Driven by powerful technological and market forces, and supported by regulatory and policy reform, the telecommunications revolution in India has come a long way. From a low of about one telephone per 100 persons in 1996, the aggregate penetration of fixed and mobile phones is touching 20% today. A simple extrapolation of the current growth trends will ensure that the government target of 250 million phones by end-2007 will be met. Another simple extrapolation will guarantee that the target to increase rural telephony from the disturbingly low extant figure of 2% to about 4% by end-2007 won’t be met. Unless there’s significant change in the operating environment. If the results of the recent bids for rural mobile networks are any indication, this change may be round the corner.
At one level, the disparity in rural-urban teledensity is not surprising. A purely market -driven system of allocation will tend to concentrate on main cities and on the largest and wealthiest customers. That’s why the government designed a Universal Service Obligation (USO) fund as a tax on service providers to facilitate redistribution of resources to ‘unprofitable’ rural areas. Complementing this is the access deficit charge (ADC) regime put in place by the Telecom Regulatory Authority of India to help service providers bridge the gap between cost of supply and provision of access, especially in rural areas. The ADC regime has essentially benefited the incumbent Bharat Sanchar Nigam Ltd (BSNL), while the USO regime has failed to impact rural telecom services, given its restrictive mandate until now.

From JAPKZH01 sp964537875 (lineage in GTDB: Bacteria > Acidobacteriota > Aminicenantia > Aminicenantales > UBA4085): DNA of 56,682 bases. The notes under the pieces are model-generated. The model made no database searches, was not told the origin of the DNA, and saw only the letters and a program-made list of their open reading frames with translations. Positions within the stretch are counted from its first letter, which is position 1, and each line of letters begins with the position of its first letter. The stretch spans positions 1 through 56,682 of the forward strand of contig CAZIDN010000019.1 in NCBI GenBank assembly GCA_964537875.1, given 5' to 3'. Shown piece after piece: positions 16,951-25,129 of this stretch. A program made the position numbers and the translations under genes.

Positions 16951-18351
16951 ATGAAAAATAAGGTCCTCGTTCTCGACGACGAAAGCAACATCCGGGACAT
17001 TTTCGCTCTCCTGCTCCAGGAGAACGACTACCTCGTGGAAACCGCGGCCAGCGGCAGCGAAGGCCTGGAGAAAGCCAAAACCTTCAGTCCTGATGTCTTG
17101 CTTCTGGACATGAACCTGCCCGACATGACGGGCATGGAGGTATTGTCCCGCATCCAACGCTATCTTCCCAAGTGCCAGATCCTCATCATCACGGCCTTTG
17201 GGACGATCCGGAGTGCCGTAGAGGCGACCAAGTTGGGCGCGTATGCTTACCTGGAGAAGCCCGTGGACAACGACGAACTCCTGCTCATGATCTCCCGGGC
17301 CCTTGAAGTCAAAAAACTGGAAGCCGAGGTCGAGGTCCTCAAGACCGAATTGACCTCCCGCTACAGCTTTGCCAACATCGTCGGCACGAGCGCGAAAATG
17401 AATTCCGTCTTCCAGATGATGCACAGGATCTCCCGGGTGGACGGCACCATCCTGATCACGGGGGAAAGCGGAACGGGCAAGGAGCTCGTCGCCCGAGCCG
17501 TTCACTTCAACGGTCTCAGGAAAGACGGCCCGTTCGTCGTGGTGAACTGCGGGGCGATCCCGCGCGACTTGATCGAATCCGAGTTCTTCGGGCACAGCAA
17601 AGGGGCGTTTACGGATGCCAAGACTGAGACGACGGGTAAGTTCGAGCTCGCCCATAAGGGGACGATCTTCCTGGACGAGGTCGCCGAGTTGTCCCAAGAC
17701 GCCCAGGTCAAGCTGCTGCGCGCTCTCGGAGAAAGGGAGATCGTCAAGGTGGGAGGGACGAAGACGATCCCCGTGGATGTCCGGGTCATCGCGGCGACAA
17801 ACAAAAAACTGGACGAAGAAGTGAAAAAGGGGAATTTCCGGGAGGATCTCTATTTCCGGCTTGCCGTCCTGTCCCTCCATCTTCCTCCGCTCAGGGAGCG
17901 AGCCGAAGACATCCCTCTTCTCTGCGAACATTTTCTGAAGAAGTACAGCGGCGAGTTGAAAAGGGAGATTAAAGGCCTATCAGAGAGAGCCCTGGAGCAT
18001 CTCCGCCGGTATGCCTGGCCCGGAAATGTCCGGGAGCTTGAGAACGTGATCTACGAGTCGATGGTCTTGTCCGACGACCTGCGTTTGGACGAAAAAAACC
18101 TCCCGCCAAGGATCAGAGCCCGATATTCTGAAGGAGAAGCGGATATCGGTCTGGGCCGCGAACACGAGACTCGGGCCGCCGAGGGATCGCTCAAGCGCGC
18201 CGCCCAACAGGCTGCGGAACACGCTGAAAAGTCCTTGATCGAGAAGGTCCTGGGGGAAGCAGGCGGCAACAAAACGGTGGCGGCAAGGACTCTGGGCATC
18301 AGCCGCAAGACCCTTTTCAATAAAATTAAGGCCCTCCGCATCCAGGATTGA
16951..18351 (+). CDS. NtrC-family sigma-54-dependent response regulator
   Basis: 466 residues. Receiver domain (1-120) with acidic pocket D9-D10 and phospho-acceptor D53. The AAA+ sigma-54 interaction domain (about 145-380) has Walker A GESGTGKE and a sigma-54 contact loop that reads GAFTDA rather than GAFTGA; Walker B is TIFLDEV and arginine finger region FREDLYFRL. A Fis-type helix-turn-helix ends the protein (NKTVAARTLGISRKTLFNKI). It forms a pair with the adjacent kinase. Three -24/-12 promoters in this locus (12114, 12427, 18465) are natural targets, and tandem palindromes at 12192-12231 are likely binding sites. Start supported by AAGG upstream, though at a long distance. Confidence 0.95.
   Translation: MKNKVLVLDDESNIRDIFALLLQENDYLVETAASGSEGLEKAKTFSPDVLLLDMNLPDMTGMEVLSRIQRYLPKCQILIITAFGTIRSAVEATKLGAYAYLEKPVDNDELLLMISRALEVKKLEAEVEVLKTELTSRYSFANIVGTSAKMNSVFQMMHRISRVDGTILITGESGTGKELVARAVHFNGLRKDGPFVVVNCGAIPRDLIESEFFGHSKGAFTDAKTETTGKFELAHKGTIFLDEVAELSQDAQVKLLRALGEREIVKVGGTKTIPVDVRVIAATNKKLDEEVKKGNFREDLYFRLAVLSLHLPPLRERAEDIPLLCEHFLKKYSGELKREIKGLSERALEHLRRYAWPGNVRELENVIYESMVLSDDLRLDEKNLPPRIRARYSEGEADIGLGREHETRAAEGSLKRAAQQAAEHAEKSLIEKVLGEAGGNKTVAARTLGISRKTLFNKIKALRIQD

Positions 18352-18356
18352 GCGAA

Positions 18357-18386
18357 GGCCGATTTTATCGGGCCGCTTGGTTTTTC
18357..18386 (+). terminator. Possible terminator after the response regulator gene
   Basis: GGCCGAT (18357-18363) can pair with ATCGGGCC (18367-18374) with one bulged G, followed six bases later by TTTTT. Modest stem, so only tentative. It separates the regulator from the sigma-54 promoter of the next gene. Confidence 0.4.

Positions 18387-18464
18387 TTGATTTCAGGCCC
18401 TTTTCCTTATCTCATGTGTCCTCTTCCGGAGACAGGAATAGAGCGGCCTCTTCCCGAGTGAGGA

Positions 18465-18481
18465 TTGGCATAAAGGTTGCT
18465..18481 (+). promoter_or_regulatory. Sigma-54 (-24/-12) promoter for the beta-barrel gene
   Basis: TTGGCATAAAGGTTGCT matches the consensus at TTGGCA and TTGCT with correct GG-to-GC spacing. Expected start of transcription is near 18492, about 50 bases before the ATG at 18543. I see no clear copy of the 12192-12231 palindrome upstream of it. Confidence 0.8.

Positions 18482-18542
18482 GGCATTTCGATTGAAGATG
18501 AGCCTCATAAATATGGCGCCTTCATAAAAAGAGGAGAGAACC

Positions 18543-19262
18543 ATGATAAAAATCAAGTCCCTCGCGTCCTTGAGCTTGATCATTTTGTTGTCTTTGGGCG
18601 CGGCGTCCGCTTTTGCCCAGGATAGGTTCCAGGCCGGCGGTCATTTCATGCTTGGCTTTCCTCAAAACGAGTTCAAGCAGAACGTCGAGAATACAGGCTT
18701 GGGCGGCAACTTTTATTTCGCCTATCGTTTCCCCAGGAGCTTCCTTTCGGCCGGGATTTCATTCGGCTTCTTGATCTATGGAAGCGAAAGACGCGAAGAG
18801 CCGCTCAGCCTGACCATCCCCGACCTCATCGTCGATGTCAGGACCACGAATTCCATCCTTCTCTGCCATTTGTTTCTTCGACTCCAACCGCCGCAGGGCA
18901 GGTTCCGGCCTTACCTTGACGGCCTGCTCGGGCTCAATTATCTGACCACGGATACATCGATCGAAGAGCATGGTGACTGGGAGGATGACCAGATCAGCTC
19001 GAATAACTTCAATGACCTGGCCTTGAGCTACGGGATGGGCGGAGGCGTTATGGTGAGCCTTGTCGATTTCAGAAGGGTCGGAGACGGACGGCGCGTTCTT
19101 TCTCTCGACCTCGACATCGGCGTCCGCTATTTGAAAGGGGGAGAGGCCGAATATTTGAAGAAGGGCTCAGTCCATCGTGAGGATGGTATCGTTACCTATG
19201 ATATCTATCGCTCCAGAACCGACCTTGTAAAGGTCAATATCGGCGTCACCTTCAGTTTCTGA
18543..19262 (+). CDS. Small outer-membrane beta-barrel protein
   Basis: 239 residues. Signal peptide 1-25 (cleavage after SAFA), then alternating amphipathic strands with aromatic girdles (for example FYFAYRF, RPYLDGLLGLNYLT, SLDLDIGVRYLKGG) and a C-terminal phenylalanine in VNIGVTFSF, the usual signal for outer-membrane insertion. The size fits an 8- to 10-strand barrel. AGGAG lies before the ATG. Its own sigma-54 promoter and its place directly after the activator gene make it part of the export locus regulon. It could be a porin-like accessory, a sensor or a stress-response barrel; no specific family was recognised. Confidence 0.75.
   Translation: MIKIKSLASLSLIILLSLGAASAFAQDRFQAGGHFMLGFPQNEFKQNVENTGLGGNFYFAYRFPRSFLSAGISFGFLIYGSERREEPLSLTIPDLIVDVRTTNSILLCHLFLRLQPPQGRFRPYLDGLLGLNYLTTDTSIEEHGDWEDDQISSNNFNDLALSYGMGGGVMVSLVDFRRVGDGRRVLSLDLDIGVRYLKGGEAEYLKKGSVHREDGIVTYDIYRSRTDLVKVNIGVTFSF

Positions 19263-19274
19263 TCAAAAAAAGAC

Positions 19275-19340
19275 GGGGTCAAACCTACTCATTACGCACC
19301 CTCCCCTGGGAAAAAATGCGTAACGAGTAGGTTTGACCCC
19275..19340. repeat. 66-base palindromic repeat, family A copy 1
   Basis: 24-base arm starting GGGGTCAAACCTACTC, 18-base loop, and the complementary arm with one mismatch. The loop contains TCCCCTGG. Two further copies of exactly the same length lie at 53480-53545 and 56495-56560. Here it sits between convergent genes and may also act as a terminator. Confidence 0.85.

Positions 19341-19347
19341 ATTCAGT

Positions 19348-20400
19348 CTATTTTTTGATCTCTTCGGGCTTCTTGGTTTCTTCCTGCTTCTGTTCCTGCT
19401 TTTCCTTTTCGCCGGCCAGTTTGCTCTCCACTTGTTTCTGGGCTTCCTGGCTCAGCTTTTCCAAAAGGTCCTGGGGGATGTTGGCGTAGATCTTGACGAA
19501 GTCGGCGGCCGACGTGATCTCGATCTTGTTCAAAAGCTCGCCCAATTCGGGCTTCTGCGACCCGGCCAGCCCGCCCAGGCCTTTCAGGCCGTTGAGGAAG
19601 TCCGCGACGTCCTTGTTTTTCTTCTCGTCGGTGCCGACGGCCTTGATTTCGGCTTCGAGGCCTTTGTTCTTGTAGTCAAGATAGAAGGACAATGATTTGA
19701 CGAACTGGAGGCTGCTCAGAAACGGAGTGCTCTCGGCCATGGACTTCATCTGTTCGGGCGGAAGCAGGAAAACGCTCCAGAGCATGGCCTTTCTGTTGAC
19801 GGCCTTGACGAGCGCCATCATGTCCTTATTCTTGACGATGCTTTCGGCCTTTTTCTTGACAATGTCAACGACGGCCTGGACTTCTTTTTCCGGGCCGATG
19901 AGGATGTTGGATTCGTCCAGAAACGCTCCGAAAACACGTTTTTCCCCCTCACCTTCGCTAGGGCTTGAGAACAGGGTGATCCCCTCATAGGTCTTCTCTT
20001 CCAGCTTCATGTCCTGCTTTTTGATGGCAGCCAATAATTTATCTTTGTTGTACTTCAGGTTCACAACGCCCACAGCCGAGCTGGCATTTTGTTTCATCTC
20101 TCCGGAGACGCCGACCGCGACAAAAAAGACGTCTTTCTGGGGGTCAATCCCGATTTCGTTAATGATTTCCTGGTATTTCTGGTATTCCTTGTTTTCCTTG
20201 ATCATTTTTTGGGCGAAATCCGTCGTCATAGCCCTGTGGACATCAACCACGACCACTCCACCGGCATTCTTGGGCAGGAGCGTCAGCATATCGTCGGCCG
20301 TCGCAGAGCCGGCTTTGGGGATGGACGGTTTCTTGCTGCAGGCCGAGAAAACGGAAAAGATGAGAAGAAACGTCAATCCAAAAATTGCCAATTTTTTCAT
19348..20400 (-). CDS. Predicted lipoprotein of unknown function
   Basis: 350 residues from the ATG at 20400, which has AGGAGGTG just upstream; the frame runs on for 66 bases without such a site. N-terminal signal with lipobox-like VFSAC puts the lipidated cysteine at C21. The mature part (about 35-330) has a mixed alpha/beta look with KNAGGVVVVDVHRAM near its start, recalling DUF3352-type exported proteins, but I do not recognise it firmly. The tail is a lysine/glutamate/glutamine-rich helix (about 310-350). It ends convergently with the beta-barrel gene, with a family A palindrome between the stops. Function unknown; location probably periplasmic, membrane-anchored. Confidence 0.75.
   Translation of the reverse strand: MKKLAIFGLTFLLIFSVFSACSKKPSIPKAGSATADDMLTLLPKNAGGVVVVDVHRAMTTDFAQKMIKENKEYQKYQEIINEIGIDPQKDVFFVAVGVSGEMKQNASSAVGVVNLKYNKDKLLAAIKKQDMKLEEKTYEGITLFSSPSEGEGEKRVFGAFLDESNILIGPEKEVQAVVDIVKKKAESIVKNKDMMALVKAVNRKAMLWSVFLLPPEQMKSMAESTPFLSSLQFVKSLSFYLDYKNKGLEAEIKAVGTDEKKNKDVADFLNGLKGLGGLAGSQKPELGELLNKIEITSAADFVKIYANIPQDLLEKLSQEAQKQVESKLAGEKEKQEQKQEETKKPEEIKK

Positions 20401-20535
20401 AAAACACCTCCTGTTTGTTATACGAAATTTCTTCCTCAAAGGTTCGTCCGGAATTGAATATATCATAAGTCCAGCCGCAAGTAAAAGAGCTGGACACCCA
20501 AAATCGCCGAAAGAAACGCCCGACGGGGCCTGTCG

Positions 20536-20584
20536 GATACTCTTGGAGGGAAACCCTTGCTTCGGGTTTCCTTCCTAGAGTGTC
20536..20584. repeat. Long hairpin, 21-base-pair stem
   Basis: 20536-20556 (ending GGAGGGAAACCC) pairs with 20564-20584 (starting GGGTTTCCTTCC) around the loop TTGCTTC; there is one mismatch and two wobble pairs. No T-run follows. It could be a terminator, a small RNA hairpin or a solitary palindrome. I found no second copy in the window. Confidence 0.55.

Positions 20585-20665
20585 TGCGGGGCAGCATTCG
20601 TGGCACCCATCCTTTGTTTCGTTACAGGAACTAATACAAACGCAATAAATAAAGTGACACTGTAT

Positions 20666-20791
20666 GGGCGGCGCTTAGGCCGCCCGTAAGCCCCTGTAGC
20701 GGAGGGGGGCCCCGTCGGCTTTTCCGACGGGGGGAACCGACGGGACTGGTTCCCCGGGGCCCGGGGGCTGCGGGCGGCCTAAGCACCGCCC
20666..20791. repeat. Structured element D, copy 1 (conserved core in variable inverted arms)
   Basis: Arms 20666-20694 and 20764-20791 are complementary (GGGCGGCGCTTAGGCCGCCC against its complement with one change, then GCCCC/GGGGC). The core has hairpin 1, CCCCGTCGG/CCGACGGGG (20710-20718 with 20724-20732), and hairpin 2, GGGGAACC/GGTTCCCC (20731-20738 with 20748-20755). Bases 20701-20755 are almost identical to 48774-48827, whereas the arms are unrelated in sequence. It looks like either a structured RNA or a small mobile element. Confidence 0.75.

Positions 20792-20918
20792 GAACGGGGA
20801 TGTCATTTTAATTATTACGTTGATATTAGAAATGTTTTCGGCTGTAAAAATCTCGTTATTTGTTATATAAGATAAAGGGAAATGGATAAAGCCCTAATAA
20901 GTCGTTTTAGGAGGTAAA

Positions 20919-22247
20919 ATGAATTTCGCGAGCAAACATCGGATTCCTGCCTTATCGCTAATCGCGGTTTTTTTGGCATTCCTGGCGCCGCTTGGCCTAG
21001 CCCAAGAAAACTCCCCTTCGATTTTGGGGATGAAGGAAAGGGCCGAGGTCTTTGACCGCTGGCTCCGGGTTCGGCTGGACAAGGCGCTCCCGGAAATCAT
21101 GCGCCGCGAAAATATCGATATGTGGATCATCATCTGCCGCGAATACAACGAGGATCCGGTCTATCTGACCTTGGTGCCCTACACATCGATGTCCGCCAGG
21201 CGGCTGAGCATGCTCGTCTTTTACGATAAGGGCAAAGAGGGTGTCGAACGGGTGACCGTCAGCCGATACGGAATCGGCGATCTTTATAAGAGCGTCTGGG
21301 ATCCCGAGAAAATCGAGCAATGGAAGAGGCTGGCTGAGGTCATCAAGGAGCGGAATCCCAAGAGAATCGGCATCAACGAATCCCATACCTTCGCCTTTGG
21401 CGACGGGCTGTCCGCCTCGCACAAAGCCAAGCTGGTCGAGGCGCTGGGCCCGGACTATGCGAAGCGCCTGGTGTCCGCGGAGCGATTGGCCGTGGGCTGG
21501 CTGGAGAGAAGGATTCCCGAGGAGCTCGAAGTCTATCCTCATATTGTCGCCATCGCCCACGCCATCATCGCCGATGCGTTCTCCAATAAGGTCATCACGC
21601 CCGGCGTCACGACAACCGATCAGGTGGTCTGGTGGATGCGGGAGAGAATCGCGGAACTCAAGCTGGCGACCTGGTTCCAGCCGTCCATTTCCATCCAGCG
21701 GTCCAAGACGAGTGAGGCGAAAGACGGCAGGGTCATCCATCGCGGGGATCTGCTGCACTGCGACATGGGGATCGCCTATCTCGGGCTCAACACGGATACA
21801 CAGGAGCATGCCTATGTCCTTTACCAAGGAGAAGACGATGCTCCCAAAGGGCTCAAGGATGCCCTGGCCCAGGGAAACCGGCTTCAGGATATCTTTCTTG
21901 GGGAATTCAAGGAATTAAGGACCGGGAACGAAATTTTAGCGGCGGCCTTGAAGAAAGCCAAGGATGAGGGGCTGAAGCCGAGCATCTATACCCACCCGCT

Much of the collections under the USO regime remains unused. At last count, out of Rs8,000 crore, about Rs2,000 crore was spent from this non-lapsable fund. This amount has predominantly gone to the state-owned BSNL for provision of fixed-line phones. The regime was restrictive—it subsidized only basic telephony services through the either fixed or fixed wireless route. Hence, rural telecom largely remained an effective monopoly of BSNL. With private operators concentrating on urban subscriber numbers, rural areas received little attention, perpetuating this monopoly.
Quite clearly, competition, especially in mobile services, has been the primary reason for the rapid expansion of urban telecom services. And clearly, in order to replicate urban success in rural areas, a competitive rural telecom market is necessary. Since the costs of expansion and maintenance of rural networks are high compared with dense urban areas, it was decided to extend USO funding for mobile services and rural infrastructure in 2006. This was expected to provide incentives for private operators to break into the rural market.
The results of the bids for subsidy for rolling out mobile networks in 2.5 lakh villages announced this week were, however, a revelation. Some operators want to pay the government to offer services in villages rather than take USO funding and, in some cases, the bid for subsidy is ‘zero’. This implies that the pace of utilization of the fund won’t increase and, more crucially, that rural telephony is not unprofitable after all. However, one must allow for what game theorists term as the ‘winner’s curse’ (simply put, bidding on incomplete information). In which case the bidder will bleed over time and another round of subsidy injections will be needed. If, however, the bids are an accurate reflection of the economics of rural telephony, then the present imbalance is as much a reflection of the inability of the regulatory regime to break the BSNL monopoly, as of the private players‘ obsession with the (now-saturating) urban markets. Either way, there may be cause for the waiting rural subscriber to cheer.
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